Sask. woman says sharing is key to overcoming addiction

The word "fearless" is tattooed on Angela Singer's right wrist, but that doesn't mean her journey to recovery has been an easy one.

In fact, she credits the death of a beloved aunt with helping to guide her to the help she needed. She has another tattoo, on her left arm, which her aunt had as well: "Without struggles, there is no progress."

The 25-year-old will be sharing her story at a special luncheon during the Recovery Capital Conference in Regina on Friday.

Singer grew up outside Regina and began drinking at 13 and doing drugs a few years later. "I just thought that's what high school is, right?"

I knew that no amount of drugs and alcohol was going to fill that void. - Angela Singer

By the time she was 21, Singer says her life was in chaos.

"That's when it became absolutely out of control," she said. "I started drinking and using daily."

Singer says she lost friendships, spent a night in the drunk tank and began showing up late for work.

Then a friend overdosed and two weeks after that her aunt died.

"I think at that point I just had so much pain, like on top of everything else," Singer said. "I just, I knew that no amount of drugs and alcohol was going to fill that void."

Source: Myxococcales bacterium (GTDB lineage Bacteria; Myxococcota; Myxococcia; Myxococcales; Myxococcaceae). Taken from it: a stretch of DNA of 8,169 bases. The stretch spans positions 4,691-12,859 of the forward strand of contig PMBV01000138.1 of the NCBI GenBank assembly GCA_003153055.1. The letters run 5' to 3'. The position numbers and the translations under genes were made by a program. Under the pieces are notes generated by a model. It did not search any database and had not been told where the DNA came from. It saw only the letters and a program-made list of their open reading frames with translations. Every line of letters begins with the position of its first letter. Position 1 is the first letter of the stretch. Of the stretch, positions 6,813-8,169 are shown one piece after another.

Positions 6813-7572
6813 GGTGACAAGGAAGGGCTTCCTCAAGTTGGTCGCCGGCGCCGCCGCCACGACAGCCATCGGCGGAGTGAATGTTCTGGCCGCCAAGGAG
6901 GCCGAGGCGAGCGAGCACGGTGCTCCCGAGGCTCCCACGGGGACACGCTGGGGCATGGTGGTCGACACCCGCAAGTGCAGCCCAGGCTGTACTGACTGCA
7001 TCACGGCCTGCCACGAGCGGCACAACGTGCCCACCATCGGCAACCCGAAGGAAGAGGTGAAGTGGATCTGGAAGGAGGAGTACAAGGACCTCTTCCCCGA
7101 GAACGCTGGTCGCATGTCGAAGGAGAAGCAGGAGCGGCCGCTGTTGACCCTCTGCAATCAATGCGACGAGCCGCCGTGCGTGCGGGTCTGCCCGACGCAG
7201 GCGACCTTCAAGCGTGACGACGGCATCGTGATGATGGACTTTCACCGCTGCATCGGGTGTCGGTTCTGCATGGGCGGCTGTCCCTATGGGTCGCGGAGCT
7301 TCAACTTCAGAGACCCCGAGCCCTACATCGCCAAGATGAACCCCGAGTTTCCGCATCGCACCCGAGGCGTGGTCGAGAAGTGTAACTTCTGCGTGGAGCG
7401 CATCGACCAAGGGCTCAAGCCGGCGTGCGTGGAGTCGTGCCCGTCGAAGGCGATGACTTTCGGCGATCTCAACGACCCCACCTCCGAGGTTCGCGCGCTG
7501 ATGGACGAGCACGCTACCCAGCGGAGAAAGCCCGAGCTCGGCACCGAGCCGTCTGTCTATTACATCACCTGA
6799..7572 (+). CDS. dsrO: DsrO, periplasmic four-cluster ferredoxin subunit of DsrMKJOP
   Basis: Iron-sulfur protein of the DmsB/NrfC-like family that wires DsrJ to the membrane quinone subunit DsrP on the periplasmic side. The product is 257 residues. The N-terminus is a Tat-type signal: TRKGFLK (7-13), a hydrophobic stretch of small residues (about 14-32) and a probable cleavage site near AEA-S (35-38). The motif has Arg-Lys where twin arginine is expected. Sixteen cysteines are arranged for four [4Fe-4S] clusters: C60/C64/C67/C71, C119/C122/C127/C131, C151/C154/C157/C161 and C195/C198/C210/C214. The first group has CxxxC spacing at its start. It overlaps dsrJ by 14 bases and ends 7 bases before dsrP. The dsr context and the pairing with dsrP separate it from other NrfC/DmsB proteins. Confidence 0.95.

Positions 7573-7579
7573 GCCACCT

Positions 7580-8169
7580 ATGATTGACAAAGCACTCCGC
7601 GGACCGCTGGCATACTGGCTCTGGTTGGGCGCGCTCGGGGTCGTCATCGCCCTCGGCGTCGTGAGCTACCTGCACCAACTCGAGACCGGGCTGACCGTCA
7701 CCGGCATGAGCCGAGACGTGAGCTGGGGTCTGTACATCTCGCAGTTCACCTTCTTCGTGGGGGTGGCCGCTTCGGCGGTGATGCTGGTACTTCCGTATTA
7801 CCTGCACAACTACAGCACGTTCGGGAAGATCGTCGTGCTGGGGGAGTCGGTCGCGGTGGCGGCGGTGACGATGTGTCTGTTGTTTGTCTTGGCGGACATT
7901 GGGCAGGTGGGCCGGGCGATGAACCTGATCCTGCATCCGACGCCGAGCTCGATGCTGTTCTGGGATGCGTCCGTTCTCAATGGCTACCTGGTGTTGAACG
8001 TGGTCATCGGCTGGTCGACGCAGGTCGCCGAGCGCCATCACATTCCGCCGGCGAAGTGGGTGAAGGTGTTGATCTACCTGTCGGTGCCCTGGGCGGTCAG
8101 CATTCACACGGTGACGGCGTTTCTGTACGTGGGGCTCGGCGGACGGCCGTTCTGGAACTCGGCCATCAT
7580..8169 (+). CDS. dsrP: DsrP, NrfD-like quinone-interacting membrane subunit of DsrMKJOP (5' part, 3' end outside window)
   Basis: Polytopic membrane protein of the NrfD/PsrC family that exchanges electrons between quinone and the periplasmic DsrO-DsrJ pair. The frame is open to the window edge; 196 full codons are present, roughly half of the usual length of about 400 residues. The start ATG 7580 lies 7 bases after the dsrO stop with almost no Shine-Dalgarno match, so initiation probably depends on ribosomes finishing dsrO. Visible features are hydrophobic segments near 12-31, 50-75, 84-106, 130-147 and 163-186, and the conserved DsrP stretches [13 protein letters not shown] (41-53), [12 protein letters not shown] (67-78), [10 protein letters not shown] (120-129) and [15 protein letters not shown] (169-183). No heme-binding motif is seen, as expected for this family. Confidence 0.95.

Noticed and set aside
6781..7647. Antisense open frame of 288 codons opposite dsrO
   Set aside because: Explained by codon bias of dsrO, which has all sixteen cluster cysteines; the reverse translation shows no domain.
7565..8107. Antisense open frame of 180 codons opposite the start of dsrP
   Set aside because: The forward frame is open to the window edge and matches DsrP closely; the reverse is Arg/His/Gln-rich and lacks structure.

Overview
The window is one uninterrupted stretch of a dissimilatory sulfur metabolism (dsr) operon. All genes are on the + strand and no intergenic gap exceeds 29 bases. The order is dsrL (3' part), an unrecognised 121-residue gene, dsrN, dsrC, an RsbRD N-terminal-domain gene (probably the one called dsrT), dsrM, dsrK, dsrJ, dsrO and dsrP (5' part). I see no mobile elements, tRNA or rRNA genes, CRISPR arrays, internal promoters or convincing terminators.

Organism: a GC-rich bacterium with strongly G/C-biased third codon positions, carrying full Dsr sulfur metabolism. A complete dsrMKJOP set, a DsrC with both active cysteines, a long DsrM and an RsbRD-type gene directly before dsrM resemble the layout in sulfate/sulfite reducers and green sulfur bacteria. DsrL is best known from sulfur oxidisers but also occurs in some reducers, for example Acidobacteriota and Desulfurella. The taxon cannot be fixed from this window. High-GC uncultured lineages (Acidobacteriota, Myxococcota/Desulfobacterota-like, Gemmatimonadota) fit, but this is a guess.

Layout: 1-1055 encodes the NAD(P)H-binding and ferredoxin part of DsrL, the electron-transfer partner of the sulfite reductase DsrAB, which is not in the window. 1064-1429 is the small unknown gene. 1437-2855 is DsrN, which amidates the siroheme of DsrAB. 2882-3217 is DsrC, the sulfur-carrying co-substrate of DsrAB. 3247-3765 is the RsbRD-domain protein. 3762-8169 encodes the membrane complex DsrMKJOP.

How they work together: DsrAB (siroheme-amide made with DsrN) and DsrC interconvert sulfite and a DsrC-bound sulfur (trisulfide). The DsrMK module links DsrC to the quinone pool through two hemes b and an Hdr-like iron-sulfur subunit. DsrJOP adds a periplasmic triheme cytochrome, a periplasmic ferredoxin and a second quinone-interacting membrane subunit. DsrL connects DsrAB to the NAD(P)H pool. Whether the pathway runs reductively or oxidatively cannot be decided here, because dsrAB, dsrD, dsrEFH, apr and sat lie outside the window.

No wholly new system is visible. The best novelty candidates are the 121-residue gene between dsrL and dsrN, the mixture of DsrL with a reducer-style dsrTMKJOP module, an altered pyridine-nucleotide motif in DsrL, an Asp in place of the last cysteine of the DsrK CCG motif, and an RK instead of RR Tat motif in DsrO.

Singer's aunt had been a member of the support program Alcoholics Anonymous and had invited her niece to a meeting before she died.

Heidi Atter/CBC

Singer thanked her aunt, took some pamphlets and shoved them in her dresser drawer. She kept on with what she had been doing.

After her aunt died, Singer felt guilty about not taking her up on the offer and drove to a meeting of her aunt's support group.

It was just the most genuine type of love that I'd felt. -Angela Singer

"I thought I'd go once and just say my goodbyes and have my closure and I'd never go back," Singer said with a laugh. "But it didn't work like that. People — all of her friends — and people I didn't even know just came up to me and they were sharing their stories and, you know, it was just the most genuine type of love that I'd felt."

Singer wants others to know that the same is possible for them. "I know when you're in that place, you never think that it is — but it is," Singer said.

She encourages people to be open with others.

"I had a lot of shame," Singer said. "I was a ticking time bomb of all these secrets and things that I never talked about and all the pain that I'd never shared with anybody.

"I think a lot of times you think that you're the only one," Singer said. "A lot of times with addiction it's a very isolating place to be. So to have that complete opposite feeling goes a long way."

Heidi Atter/CBC